Mapping the pathway

If you want a drug to be reimbursed in country with publically funded healthcare, you’ve got to win approval from the local Health Technology Assessment (HTA) body. One of the biggest challenges in this process is developing the economic models for these submissions because every HTA body has different requirements. At least that is the theory. In preparation for the ISPOR 18th Annual European Congress, Quintiles conducted research to determine how different these requirements really are, and whether a universal economic model for all HTA submissions could one day be a reality.

To conduct this research, we reviewed submission guidelines from HTA agencies in UK, Germany, France, Sweden, Netherlands, Australia and Canada to identify the similarities and differences among their requirements for economic evaluations. We compiled and reviewed the key differences, and created a set of recommendations that manufacturers should consider when developing their market access planning and economic model development plans.

Regarding the question of whether a universal economic model for all HTA submissions is possible, the short answer is no. Our research shows that while there are many similarities between HTA economic requirements, it is unlikely that there will be a single economic model for all submissions due to the varied needs in resources and costs in different countries. But it’s not all bad news. Our data also show that the many similarities between HTA data requirements offer an opportunity for manufacturers to significantly streamline the HTA approval process by creating a core submission then customizing it for each region.

We consistently found broad agreements between HTA bodies regarding types of economic data used. For example, every agency considers direct medical costs but few considered indirect, societal, or patient costs. There was also agreement over the timelines, with life-time being the preferred option for all HTA bodies. However whilst the types of data are similar, the values vary locally. The major differences between national HTA submissions were the requirements for unit costs and treatment pathways to reflect local clinical practice. Also the preferred methods used to derive quality-of-life varied between HTA agencies.

Key takeaway: Build a core submission

Whilst our study did not provide a panacea for a single-solution HTA economic model, it does offer a roadmap for manufacturers on how to streamline their submission process. While there is no one set of data that will appease all HTA bodies, manufacturers can cut time and cost by creating a core HTA submission using the evidence that is consistently sought by all HTA bodies, then customizing it for specific countries.

We suggest that manufacturers choose one country to develop a base-case model then adapt this to other countries. The UK is a preferred choice for the base-case as it has high levels of evidence requirements for economic models. When locally adapting the model, manufacturers should include local input from HTA bodies, payers and affiliates to capture the relevant data necessary for reimbursement approval.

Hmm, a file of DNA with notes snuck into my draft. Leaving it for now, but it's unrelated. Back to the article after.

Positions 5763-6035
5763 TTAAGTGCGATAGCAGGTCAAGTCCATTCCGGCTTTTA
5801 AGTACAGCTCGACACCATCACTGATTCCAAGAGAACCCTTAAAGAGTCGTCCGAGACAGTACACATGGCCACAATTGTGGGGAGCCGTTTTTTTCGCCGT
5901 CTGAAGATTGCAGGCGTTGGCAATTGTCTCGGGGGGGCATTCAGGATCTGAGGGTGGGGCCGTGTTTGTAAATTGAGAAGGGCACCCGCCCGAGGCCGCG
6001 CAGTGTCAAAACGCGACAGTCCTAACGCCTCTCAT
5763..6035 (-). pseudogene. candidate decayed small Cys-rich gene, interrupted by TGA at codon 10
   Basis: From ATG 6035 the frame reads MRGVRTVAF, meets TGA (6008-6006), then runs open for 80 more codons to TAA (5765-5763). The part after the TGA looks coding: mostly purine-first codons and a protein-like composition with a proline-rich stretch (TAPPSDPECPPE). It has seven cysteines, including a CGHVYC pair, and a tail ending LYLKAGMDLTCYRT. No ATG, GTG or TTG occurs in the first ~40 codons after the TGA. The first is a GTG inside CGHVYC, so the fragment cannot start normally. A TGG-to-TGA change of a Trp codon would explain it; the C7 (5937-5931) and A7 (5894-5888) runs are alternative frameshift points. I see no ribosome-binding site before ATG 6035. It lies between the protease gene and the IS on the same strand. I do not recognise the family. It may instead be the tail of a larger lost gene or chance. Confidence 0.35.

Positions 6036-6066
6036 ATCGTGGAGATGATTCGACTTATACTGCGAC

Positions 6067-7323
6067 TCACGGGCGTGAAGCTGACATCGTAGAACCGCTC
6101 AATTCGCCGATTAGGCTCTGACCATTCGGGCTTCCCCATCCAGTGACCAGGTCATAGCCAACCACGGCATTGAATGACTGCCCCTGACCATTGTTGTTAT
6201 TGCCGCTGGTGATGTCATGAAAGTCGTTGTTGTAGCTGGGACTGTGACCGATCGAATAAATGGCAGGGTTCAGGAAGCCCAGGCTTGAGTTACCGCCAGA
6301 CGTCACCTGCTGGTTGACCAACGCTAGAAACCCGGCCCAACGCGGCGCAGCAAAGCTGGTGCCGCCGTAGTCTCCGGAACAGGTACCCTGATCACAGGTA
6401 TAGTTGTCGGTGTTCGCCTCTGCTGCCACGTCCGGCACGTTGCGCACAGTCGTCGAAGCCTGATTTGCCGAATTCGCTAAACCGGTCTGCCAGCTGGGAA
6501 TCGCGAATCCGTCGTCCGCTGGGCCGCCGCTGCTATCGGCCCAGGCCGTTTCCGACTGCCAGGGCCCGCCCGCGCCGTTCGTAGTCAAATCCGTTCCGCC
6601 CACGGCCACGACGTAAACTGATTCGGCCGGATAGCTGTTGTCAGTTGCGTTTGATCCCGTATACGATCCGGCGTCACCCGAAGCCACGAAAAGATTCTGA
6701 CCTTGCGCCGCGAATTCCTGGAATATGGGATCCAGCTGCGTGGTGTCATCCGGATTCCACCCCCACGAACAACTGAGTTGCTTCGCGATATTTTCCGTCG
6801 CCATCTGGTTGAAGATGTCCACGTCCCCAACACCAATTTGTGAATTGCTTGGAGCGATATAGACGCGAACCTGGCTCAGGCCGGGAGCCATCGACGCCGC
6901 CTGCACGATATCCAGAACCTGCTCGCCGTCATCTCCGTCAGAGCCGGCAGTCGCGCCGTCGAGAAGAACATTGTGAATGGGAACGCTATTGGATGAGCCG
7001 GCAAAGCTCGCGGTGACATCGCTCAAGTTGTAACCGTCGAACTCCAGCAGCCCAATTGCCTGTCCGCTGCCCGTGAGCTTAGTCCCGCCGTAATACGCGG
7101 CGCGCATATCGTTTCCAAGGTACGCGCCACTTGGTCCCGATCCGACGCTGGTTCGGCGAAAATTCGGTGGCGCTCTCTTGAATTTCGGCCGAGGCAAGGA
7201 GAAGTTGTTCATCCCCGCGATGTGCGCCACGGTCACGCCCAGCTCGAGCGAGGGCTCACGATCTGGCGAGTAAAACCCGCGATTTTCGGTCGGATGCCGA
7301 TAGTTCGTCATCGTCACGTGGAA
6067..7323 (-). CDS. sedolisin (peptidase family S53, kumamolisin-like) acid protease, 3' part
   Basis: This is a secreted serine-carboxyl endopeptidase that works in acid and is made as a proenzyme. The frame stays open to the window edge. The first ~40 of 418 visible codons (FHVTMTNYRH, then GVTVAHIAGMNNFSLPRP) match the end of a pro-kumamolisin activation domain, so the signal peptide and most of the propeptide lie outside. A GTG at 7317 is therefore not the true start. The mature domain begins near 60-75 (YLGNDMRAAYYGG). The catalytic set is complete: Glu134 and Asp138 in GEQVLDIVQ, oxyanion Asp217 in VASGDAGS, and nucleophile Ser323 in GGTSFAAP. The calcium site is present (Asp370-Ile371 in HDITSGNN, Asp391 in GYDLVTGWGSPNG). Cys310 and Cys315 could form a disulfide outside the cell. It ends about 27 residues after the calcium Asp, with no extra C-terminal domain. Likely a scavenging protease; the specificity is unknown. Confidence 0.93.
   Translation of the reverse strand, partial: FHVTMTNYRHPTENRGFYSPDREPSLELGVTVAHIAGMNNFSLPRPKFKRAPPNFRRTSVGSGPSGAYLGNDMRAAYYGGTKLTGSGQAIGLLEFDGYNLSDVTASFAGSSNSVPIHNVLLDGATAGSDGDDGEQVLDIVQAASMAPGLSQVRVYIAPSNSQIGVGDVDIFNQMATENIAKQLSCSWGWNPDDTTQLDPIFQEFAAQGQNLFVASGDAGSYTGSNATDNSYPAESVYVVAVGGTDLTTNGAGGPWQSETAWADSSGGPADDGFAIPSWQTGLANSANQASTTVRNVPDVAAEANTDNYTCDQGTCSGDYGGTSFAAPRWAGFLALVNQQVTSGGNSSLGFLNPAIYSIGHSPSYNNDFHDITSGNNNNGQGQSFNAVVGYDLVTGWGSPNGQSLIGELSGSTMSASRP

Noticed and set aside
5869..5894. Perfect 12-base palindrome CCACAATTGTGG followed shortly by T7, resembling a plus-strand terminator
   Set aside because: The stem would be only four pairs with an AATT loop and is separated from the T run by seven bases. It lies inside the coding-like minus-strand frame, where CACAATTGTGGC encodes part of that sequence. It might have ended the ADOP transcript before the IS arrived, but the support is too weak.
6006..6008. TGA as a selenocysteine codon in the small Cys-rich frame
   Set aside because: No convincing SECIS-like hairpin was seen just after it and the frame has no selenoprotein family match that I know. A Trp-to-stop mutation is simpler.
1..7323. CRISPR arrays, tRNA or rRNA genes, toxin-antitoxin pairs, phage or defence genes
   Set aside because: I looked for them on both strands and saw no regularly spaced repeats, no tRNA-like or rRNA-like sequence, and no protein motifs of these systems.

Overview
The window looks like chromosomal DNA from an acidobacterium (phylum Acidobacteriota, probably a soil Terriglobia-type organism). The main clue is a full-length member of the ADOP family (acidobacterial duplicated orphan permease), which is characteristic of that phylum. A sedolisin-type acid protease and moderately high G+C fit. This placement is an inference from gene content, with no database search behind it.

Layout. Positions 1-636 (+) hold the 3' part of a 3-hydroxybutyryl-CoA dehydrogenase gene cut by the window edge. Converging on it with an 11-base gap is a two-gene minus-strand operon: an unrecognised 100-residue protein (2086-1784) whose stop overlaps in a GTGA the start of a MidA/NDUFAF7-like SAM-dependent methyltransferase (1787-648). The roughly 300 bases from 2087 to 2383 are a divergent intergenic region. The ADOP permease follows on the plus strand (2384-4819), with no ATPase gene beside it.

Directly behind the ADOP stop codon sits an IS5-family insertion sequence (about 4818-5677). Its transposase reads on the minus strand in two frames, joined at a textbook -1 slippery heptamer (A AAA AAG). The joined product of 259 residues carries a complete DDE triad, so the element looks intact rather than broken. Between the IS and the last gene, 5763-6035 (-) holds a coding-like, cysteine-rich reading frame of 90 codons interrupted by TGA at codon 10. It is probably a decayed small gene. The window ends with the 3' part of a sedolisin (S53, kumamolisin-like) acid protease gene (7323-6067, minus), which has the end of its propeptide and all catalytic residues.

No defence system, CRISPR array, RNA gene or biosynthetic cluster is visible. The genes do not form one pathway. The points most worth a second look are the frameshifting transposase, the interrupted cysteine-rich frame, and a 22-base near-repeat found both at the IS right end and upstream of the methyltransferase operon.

To achieve greater speed and efficiency, this HTA submission strategy should be taken into consideration during the research planning phase to ensure all relevant economic data that is necessary for each market approval process is collected in good time. By starting early, building a core model, and incorporating local feedback to adapt the submission for each market, manufacturers may lessen the burden of the HTA approval process, and increase their competitive advantage.

Key similarities and differences between HTA economic models:

  • Cost-utility analysis (CUA) is the preferred method of assessing cost-effectiveness for most countries.
  • Good practice for conducting network-meta analysis and indirect comparisons is broadly similar, with the UK’s NICE providing the greatest detail.
  • Mapping Quality of Life (QoL) is widely accepted, but there is a preference for patient reported outcomes (PROs) collected during randomized clinical trials using standardized instruments to measure health outcome.
  • Statistically significant and clinically meaningful improvement in overall survival remains the gold standard to demonstrate the clinical benefit of new cancer treatments.
  • If practically and ethically possible, it is best to avoid treatment switching in oncology as it may lead to underestimation of OS benefits and not all HTA agencies accept the statistical adjustments methods that are currently available.
Topics in this blog post: Biopharma, Evidence, EU, HTA, Market Access